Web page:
Ever since the story of Jesus began to be passed around, people have been fascinated by the man, his teachings and his crucifixion and resurrection. Here are ten films – in chronological order – starring the man himself.
The Greatest Story Ever Told (1965)
This movie plays out the events told in the Bible as a straight-forward narrative, and it is easy to see why they did so: it begins with the traditional nativity story, leads onto to Mary and Joseph fleeing to Egypt to escape Herod’s mass infanticide and follows Jesus’s life – miracles, healing, water into wine and all – right up until after his resurrection and ascension into heaven. The original release lasted a staggering four hours twenty minutes, but was cut, cut, and cut again until the running time was reduced to just over two hours: a much more palatable movie length for US audiences. The cast was full of huge stars of the day, with some appearing in tiny cameos, both delighting and jarring audience members with recognition of the Hollywood quality hidden within the film.
Jesus Christ Superstar (1973)
Andrew Lloyd-Webber and Tim Rice partnered up in 1965, and this fabulous rock-musical, penned and released in 1970, was one of their biggest successes. It is still performed on stages all over the world and was made into a hit movie in 73, with the three main stars, the actors who played Jesus, Mary Magdalene, and Judas, respectively, all being nominated for Golden Globe Awards. It was the eighth highest grossing film of the year, and was remade in 1999, recreating the stage presence of musical theatre rather than copying the authentic locations used in the 73 version.
Jesus of Nazareth (1977)
This lengthy production, released as a mini-series, boasted a hugely star-studded cast, in which Robert Powell’s mystical blue eyes stole the show despite being ethnically incorrect. The production aimed for a realistic atmosphere, with miracles such as wine-into-water not being depicted, and only some small nods to unexplained healing being shown on the screen. However, some characters and incidents have no basis in the Bible, having been introduced to aid the action and drive the conflict necessary for good drama. The film aired and was immediately positively received.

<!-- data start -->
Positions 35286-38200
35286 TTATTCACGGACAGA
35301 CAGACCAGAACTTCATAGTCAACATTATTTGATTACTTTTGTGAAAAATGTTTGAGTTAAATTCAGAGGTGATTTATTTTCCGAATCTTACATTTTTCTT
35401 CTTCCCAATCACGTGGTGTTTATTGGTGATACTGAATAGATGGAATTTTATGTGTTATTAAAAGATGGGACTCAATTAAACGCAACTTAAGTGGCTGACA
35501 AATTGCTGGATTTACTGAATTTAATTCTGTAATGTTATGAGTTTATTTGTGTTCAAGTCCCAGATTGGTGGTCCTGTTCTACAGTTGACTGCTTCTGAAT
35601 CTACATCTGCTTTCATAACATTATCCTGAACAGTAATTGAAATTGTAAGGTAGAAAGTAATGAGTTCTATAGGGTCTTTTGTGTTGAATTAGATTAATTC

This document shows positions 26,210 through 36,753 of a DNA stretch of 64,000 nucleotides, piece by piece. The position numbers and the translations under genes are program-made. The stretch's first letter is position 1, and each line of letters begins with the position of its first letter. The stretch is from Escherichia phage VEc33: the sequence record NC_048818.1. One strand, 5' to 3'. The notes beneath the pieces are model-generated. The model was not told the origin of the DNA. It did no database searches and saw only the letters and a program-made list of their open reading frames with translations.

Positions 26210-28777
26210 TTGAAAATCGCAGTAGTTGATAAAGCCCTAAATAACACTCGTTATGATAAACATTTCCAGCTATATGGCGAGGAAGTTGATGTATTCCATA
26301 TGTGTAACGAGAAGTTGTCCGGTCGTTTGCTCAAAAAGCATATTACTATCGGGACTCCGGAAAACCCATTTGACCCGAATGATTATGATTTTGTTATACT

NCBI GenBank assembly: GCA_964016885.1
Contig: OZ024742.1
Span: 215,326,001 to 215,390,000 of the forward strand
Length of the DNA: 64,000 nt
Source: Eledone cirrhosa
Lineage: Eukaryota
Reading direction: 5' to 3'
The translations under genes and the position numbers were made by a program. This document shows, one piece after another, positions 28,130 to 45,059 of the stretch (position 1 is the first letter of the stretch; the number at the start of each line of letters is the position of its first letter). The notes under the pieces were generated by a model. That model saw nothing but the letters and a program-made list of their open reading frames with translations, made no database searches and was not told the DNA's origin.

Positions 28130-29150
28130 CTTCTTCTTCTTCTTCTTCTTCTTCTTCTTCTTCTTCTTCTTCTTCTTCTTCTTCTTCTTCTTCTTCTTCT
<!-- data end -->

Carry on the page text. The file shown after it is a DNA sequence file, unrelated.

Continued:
The Life of Brian (1979)
Monty Python’s Flying Circus, a group of highly skilled comedians, each of whom has achieved fame in their own rights, were a collective group who wrote and performed sketches and skits and one or two full length movies, of which this is one. As Jesus is born and grows into his sacred position in history, Brian – his next door neighbour, coincidentally born on the same say – is often confused for the Messiah. The film is slapstick hilarious in places, but the writing skewers religious ambiguities ruthlessly – to the point that many churches protested the film’s release and many local authorities imposed either bans or such overly zealous age ratings on the film that they may as well have banned it! The film managed to score decent audiences despite the controversy (or perhaps because of it!) and it went on to be the fourth-highest grossing film of the UK in 1979 and the highest grossing British film in the USA of the same year. The film still attracts fierce debate with some theologists saying the film demonstrates how Jesus’s teaching are distorted to achieve the aims of others, while other, less good-humoured, claim that it is blasphemy. It is still one of the most popular British films with good viewing figures year on year.
The Jesus Film (1979)
Also simply called Jesus this film takes the books of Luke and enacts the story of Jesus as told by that disciple. It was shot on location in Israel and features a voice-over style narrator explaining the action as it unfolds. The narrative is documentary style, and it is clearly very effective as the film has been translated into more than 1,197 languages and dialects which is a record with the Guinness Book of World Records. It is also sometimes styled as the most-watched film of all time, with an estimated five billion viewings by three billion people.